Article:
Arizona Wildcat quarterback shows Hawaiian culture
Anu Solomon has heard many different pronunciations of his name.
From “ann-oo” to “A-nu,” the freshman Arizona quarterback has heard them all, and he has no problem correcting someone when they mispronounce his name.
“It’s pronounced ahun-oo,” Solomon said to members of the media. “It’s Hawaiian and it’s actually my middle name.”
Anu’s full name is Jarrett Anu Solomon, but he prefers his Hawaiian middle name, Anu.
His heritage isn’t just in his name. Solomon has his family crest tattooed on his left shoulder. Surrounding the crest are tattoos representing Polynesian cultures.
“My culture and heritage is something I take to the football field every day,” Solomon said. “In my culture, we’re football players, and it’s what we love to do.”
On the Arizona football team, Solomon isn’t alone in his Polynesian heritage. Four other Wildcats share the same culture and similar tattoos: linebacker Keoni Bush-Loo and offensive linemen Faafoi Faitele, Lene Maiava and Freddie Tagaloa.
“It’s great having them on the team,” Solomon said. “We’re real close on and off the field.”
But despite being called many different names, the freshman quarterback still has yet to make name for himself on the field. And there’s one name he hasn’t heard yet: “Arizona Wildcats’ starting quarterback, Anu Solomon.”
The Las Vegas-born quarterback was a hot commodity coming out of Bishop Gorman high school in 2013. The 6-foot-2 198 pound quarterback started 60 games at the varsity level and won 57 of them. Solomon won four Nevada state high school football titles as a starter.
“He’s solid a passer and deceptively good on his feet,” head football coach Rich Rodriguez said in the fall. “He’s got to get a better command of the offense, though.”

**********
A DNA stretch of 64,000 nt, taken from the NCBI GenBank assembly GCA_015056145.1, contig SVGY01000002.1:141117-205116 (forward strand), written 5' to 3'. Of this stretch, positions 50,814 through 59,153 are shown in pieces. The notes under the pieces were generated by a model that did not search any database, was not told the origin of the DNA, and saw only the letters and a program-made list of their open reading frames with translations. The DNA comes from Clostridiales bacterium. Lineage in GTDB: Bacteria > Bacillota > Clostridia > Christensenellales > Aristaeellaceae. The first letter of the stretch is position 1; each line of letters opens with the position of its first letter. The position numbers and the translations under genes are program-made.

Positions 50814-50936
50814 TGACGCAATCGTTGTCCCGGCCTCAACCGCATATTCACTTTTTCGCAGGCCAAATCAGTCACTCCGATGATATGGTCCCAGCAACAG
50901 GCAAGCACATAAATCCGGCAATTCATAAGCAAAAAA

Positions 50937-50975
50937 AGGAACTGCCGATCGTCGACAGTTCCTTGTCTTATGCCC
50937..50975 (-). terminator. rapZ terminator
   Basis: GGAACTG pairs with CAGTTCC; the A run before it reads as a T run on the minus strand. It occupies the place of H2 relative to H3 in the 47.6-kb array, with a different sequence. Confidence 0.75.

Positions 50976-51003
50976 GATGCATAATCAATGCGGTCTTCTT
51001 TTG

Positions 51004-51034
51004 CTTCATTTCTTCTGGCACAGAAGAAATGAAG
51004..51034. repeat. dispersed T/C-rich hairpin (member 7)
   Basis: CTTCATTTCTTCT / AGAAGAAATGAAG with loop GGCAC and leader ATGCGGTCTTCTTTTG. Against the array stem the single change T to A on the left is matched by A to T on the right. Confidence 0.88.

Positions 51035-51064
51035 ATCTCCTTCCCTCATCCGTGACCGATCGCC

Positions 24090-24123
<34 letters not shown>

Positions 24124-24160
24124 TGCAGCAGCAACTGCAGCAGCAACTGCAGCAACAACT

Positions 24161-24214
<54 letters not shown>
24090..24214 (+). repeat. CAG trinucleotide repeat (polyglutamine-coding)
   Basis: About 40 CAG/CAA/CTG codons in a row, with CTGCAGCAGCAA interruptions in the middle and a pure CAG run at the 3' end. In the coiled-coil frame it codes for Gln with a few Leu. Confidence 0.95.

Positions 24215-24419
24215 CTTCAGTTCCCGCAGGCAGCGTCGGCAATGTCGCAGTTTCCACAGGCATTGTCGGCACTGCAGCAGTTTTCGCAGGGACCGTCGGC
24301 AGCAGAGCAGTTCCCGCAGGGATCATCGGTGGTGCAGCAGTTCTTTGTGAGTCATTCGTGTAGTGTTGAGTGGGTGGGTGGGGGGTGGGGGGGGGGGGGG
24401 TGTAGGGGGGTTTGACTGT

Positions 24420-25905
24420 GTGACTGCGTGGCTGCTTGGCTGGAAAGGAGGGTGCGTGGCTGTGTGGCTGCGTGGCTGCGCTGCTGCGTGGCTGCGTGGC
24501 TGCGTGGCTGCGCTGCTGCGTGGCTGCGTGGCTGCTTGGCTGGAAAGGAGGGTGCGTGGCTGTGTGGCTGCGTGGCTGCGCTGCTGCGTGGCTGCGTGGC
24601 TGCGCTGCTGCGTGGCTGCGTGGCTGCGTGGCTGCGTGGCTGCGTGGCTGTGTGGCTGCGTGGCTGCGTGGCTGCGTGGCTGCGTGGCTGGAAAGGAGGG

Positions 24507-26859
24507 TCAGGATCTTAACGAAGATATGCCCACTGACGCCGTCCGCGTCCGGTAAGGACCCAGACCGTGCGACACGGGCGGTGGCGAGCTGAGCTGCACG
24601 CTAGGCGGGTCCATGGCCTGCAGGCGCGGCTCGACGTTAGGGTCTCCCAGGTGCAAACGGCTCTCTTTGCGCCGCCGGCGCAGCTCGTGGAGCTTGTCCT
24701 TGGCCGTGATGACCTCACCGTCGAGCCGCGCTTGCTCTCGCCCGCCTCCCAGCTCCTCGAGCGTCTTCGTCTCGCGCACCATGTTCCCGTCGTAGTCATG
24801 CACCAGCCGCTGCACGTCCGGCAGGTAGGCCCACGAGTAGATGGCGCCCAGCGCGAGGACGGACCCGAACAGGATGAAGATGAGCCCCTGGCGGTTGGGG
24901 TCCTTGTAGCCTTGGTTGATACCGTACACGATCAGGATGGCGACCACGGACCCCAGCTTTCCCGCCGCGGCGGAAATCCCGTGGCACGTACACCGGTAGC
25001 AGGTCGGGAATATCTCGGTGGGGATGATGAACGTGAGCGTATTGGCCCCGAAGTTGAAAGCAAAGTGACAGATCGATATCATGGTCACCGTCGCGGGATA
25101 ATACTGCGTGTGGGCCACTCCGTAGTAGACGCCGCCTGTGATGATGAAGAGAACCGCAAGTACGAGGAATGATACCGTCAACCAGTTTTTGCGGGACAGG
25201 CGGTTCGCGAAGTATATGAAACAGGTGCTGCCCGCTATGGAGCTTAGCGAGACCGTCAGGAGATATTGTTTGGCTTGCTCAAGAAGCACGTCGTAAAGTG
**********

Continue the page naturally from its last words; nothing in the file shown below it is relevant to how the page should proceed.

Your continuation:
Because he lacked a strong command of the offense and playbook, Solomon was redshirted. The former high school champion spent his entire first year at Arizona on the practice squad and on the bench.
Sitting behind a laundry list of quarterbacks, Solomon struggled to stand out in the coaches’ eyes.
“I was with the team in practice and just making sure I wasn’t lost out there,” Solomon said. “I really had to get to know the playbook and get comfortable with the speed of the game.”
So Solomon hit the books and grabbed a video game controller.
When he wasn’t in practice, Solomon was in his dorm room studying the playbook.
“His whole attitude has changed since the beginning of last season,” sophomore receiver Samajie Grant said. “When we’re just chilling in the dorm he would sometimes grab the playbook and quiz me,”
Solomon’s dedication to understand the playbook didn’t stop with just studying and quizzing teammates. Solomon put the Wildcats’ offensive playbook in the football video game NCAA Football 14 by EA Sports and used that to practice his team’s playbook.
“He’s really become a different quarterback,” Grant added. “Football has taken over.”
With the departure of Arizona’s 2013 starting quarterback, B.J. Denker, an open competition has officially begun. Rodriguez won’t say if he has a favorite and won’t name a starting quarterback until the fall. And as is typical for the third-year Wildcats’ head coach, there won’t even be a depth chart until the season begins.
But that doesn’t scare Solomon.
“As a Hawaiian, we’re born to play football,” Solomon said. “Our fathers have disciplined us to be advanced in this sport.”
—Follow Luke Della @LukeDella